I’m still moving house. WiFi is less of a struggle, sitting down and thinking up a blog post is much, much more difficult. Instead, here’s some notes on a story I’m super excited to write this year.
Poor Michael just didn’t know what to do when he decided to move bricks to the dangerously Muslim-infested community of Fareir. He armed himself with this journal, which is quite convenient if he gets blown into oblivion by a faulty bomb while he is there. Haha, joking. The only ‘faulty bomb’ about to explode anywhere in Fareir is the one teeming with the gossip and rumours when someone’s mother’s cousin sister’s stepson’s daughter’s boyfriend is caught dealing drugs in the streets. Again.
Mina: the woman who hates waking up in the morning. Middle-aged, obese, she is the main gossiper in town. When Michael visits her and she takes him in to make tea, give him food, and find weird things to gossip about, he finds her husband praying and he was like, ‘Wow, you guys actually bow down to this invisible God of yours?’ He hits a nerve and the flab on her face start twitching, one eyebrow raised, with an incredulous look on her face. Shouting ‘GET OUT!’ she shoves him out of her house, chucking a goody bag of Bangladeshi sweets out for him too. A young girl, covered head to toe in a long black garment with a leopard print scarf goes up to him and explains why Mina did that. She then titters whenever he sees her and always talks to her friends who titter and giggle at him too. Michael is like, ‘Stop tittering at me; it’s scary!’
He is shocked when all the men who overslept on Friday storm past him in a sea of white gowns, and he sees this old man (Gandhi look-alike) with a walking stick struggling to catch up, muttering, ‘Hurry! It’s the Friday prayer!’
Michael just sits on the pavement clutching at his heart. ‘There must be some sort of free money giving out thing going on in there,’ he eyes the mosque with caution, ‘for them to have actually got out of bed and risked getting a heart attack by running with their cholesterol and high blood pressure!’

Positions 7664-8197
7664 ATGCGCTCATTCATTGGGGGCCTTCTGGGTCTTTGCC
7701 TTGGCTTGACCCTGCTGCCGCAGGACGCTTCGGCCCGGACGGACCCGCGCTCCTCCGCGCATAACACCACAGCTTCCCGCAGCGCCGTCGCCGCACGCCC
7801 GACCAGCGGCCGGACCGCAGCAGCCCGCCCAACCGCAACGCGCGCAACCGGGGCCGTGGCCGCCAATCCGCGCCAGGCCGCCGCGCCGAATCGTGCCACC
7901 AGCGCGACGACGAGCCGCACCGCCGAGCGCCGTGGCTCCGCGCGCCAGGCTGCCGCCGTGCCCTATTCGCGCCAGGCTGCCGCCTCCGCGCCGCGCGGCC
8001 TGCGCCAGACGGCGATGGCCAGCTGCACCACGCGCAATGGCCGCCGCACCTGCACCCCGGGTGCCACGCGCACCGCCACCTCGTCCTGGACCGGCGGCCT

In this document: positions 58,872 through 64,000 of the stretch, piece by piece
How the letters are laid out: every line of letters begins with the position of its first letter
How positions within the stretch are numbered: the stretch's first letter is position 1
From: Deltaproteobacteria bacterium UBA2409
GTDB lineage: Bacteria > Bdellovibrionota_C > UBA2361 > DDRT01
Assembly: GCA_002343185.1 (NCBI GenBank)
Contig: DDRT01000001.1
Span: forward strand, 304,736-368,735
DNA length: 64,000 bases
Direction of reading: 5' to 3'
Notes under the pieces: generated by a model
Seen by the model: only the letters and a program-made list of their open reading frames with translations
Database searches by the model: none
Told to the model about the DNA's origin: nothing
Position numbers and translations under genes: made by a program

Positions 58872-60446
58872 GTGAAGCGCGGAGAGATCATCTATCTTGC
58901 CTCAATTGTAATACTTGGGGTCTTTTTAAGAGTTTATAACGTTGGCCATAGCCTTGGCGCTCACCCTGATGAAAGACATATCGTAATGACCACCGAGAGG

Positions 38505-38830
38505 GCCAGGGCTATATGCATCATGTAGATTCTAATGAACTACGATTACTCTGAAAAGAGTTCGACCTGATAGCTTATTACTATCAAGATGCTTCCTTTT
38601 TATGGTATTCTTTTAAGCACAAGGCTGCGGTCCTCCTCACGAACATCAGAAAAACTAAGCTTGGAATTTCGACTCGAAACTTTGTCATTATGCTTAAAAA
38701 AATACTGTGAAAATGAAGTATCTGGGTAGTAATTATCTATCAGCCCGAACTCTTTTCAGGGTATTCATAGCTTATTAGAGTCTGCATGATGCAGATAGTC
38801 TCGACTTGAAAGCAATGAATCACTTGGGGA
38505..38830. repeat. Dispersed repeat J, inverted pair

There is an old man who asks him anything by shouting and saying, ‘Hmm?’ and repeating the question. ‘I SAID,’ pausing to take a deep breath, ‘DO YOU WANT CHAI BROTHER?’ Michael gets apprehensive about how many apparent siblings he has in Fareir.
Tittering girls get fuel from the thousands of ‘chai’ shops.
Boyz in the hood, Muslim ‘thobed’ gangsters who love girls and want to, you guessed it, marry them.
There was a yellow fog that dropped over the village-town of Fareir, masking the place into an impenetrable realm of dangerous poison, biochemical gas, and the faint but bitter-smelling flavour of turmeric. Michael leaned over to ask his driver, an Indian man with a turban on his head and Frederick Wilhelm II’s impressive waxed moustache – in black – just what that fog meant.
“You don’t suppose that the fog is dangerous, do you?”
Wilhelm II’s incarnation, ironically called Bill, chuckled. “No, sir, that’s Fareir, home to the browns in the home of the whites. The inside-out coconut.”
Michael hesitated for a moment. “That’s Fareir?”
“You white people are so endearing. Repeating the obvious all the time. You want to be an exotic parrot, ah? How cute. Here, have a sweet.”
Michael refused the offer. With the council threatening to kick him out of his home (this time indefinitely) if he didn’t find a job or some sort of self-improvement scheme soon, Michael grabbed the first leaflet the one-stop shop offered him and signed himself up. This particular programme, should Michael have read it instead of skimming it for the contact details, aimed to do a wife swap of sorts between two totally different cities. And while swapping London with, say, Devon, would have been a perfectly good swap, because of Michael’s whiteness (and some ancestral blue blood somewhere) Fareir was decided upon as the destination to be at by the super complicated and possibly illegal algorithm that generated such culture-integrating life swaps. Throughout the week it took to prepare for the move, his ex-girlfriend’s mother (the one who worked at the organisation that had offered the scheme) packed his bags and made his dinners and booked the necessary bookings, never stopping her gushing about how wonderful this would be, how much of a learning curve, how he was so privileged to be able to get some insight into what it means to be human.
Forget literature, Michael, she would say while stirring a pot of gumbo in his studio flat, if you want to understand the human condition you simply must get out there, darling. Then she would turn to check that he was attentively listening to her like the ex-son-in-law she had always wanted, and tell him frankly: Fareir, Michael, is exactly the place for that.